Thursday, June 15, 2006

Graham Hill School Closure Quiz

During the next week or so, I will post writing by parents at each of the schools directly affected by the closure plan. The first one is from Graham Hill. (see www.grahamhillelementary.org for more data and details)
Which school on the closure list has the largest student population?
  • Graham Hill Elementary – 353 students
  • The two schools with the next largest enrollments are also in the southeast quadrant (Emerson – 278, Whitworth – 233)

Which school on the list has the highest capacity rate?

  • Graham Hill Elementary – 83% without preschool, 90% with preschool
  • The runner up is also in the Southeast cluster: Emerson – 58%

Which school on the list ranked highest for Kindergarten first choice?

  • Graham Hill Elementary – 53 students in 2005, including those matriculating through pre-K
  • Higher than every other school in the SE cluster, and than many other schools where the District would otherwise reassign Graham Hill students

Why is Graham Hill Elementary on the closure list?

  • ? ? ? ? ? ? ? ? ? ? ? ? ? ? ? ? ? ? ? ? ? ? ? ? ? ? ? ? ? ? ? ? ? ? ? ?


Anonymous said...

Okay, I'll bite.

Some school would have the largest enrollment on the list; in this case it's Graham Hill.
Emerson and Whitworth have much larger buildings so yes, their capacity rate is lower. Again, someone on the list is going to have the highest rate but that doesn't make them a good school.
Kindergarten first choice? You can't count pre-K; how is that fair to the other schools? Take it out and Graham is better than average but not number one.
Who's cherrypicking the data now?

Anonymous said...

I'm somewhere in between.

What are the numbers for the whole district? How does GH rate against schools that are staying open in these categories?

Anonymous said...

On the face of it, anon seems to have a point.

But scrape the surface even a little, and there's much more to learn.

Of school programs slated to close, the southeast quadrant would absorb the lion's share. Nearly 2/3 of kids in closed elementaries are in the southeast. One in six SE elementary kids are on the list. Such kids are 10 times more likely to be on the list than their counterparts in the so-called NE quadrant. That just ain't fair.

OK, some school has to be biggest, and biggest and highest enrolled don't always correllate with quality. Except... Seattle has school choice, and it's reasonable to assume that high enrollment has some correllation with quality. Graham Hill also happens to be academically very successful. The data's there, anon, read it: www.savegrahamhill.org

Regarding the pre-K enrollment, anon seems to have misunderstood the point. In any other school, kids' parents choose a school first in Kindergarten. At Graham Hill, many families first choose the school in Pre-K. When their kids move on to Kindergarten, no choice is even recorded, because matriculation is automatic. So comparing K choice at Graham Hill with other schools is apples and oranges, not cherry picking.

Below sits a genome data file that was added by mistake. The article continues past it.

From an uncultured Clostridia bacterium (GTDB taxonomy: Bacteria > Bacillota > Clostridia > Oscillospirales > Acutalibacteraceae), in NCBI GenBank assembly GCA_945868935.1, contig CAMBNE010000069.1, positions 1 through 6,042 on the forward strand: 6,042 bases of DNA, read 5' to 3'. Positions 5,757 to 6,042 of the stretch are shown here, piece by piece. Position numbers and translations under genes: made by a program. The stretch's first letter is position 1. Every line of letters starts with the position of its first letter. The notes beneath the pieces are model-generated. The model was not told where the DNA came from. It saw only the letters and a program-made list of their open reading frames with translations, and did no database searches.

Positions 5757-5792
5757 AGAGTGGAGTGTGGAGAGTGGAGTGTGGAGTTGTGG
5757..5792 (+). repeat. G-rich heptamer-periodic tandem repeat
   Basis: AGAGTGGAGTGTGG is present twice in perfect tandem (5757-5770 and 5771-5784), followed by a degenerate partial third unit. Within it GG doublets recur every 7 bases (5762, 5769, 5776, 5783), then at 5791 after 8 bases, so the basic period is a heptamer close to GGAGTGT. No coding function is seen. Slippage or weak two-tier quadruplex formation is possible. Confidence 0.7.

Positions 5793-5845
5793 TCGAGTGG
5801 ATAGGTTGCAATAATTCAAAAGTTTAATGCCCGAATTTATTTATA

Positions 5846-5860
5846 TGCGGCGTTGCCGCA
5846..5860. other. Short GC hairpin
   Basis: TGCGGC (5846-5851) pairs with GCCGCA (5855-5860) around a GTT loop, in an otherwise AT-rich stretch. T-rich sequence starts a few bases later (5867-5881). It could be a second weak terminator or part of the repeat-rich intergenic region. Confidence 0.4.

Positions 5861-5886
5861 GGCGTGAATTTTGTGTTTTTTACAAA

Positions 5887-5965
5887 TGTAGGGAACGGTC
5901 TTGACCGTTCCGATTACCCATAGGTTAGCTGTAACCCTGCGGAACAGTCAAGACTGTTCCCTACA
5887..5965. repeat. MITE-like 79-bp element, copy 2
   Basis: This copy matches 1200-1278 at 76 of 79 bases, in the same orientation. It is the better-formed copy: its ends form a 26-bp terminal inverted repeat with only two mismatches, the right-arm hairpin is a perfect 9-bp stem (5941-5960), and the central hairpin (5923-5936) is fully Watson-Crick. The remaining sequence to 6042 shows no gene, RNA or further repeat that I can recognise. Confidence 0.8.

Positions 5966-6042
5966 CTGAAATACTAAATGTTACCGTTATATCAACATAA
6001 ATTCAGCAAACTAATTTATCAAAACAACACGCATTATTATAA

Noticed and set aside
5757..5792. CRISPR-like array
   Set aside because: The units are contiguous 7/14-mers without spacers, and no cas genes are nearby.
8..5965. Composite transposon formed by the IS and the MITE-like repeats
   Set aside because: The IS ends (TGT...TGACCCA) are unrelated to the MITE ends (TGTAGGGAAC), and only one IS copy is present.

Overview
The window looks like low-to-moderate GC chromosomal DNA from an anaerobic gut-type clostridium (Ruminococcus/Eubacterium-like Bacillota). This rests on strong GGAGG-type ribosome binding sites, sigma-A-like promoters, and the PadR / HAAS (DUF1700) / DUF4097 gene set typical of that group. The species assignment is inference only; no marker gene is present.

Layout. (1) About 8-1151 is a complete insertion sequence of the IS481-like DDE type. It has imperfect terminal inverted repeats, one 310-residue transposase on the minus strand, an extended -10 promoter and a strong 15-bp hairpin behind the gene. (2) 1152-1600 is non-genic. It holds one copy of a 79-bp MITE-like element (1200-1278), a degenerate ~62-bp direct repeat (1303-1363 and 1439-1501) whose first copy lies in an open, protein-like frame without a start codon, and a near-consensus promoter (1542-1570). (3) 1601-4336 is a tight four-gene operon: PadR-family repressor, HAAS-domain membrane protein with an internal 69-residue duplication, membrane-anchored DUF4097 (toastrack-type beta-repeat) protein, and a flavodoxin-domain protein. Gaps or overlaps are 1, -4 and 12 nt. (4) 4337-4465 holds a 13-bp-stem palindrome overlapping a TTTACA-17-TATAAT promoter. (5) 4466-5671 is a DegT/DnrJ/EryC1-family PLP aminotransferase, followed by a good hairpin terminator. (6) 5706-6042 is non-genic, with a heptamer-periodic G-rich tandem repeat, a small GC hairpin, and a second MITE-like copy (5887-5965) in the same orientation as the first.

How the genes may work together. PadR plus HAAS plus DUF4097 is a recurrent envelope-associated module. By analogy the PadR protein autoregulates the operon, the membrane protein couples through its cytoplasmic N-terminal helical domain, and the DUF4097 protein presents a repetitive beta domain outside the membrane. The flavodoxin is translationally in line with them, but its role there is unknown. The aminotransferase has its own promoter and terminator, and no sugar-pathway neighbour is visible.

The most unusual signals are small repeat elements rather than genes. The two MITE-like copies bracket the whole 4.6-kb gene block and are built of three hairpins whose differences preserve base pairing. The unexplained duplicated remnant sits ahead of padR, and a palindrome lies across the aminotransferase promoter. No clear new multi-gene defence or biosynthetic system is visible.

Anonymous said...

Dear Anonymous:

While it is undeniable some school will be the biggest, you seem to be downplaying student population and capacity rate as significant factors. I respectfully disagree.

First, capacity rate is important for an obvious reason: it is undercapacity that is driving this closure process to begin with. A building that is 90% full is a lesser contributor to that problem than one that is 80% full. In economic terms, capacity rate is also significant. If you have a big building with a 90% capacity rate, the cost per student of that building will be less than a similar building with lower capacity rate. The economic importance of capacity becomes more pronounced once you start comparing larger and smaller buildings. While fixed costs that the District seeks to avoid (e.g., principals and custodial) don't vary hugely with building size, the cost per student of a larger building with 90% capacity is far less than the cost per student of a smaller building with 80% capacity -- there's simply less students to spread the fixed costs to.

Second, total students should be a huge factor in the decision. Closing a building with fewer children impacts less families and has a less dramatic impact on surrounding schools that need to absorb the displaced students. If you can close a smaller school or a bigger school, all other things being equal, it is a no brainer. The cost savings will not be that different, but by closing a smaller school you retain the ability in surrounding schools to absorb increases in population if, as is often the case, the demographers decide in two years that their projections in 2006 were actually too low.

As to the kindergarten issue, I see your point. However, in the final analysis what you have is an apples and oranges situation. Where you have one school delivering its pre-K students to K, and all other schools not doing that, you probably shouldn't be using quantitative data on school choice as a criteria -- one side or the other can claim unfairness. Qualitiatively, however, one cannot avoid the conclusion that the Graham Hill pre-K students are, in fact, choosing to stay in Graham Hill. To ignore them is to understate the popularity of the school.